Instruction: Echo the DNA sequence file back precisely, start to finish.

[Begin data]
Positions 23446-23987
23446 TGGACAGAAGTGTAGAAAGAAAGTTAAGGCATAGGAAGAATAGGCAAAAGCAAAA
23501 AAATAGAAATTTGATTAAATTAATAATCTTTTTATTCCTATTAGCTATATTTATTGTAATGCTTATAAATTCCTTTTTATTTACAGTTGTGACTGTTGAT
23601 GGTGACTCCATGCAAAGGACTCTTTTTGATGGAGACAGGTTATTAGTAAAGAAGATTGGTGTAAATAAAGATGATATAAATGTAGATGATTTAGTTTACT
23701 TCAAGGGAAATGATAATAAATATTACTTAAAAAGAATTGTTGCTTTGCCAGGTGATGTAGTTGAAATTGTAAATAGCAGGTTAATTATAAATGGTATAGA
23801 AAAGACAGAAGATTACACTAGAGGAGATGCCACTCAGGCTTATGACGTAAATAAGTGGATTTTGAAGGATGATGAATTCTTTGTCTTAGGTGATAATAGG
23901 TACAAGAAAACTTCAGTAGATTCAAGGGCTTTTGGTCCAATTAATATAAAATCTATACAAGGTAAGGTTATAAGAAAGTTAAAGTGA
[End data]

Positions 23446-23987
23446 TGGACAGAAGTGTAGAAAGAAAGTTAAGGCATAGGAAGAATAGGCAAAAGCAAAA
23501 AAATAGAAATTTGATTAAATTAATAATCTTTTTATTCCTATTAGCTATATTTATTGTAATGCTTATAAATTCCTTTTTATTTACAGTTGTGACTGTTGAT
23601 GGTGACTCCATGCAAAGGACTCTTTTTGATGGAGACAGGTTATTAGTAAAGAAGATTGGTGTAAATAAAGATGATATAAATGTAGATGATTTAGTTTACT
23701 TCAAGGGAAATGATAATAAATATTACTTAAAAAGAATTGTTGCTTTGCCAGGTGATGTAGTTGAAATTGTAAATAGCAGGTTAATTATAAATGGTATAGA
23801 AAAGACAGAAGATTACACTAGAGGAGATGCCACTCAGGCTTATGACGTAAATAAGTGGATTTTGAAGGATGATGAATTCTTTGTCTTAGGTGATAATAGG
23901 TACAAGAAAACTTCAGTAGATTCAAGGGCTTTTGGTCCAATTAATATAAAATCTATACAAGGTAAGGTTATAAGAAAGTTAAAGTGA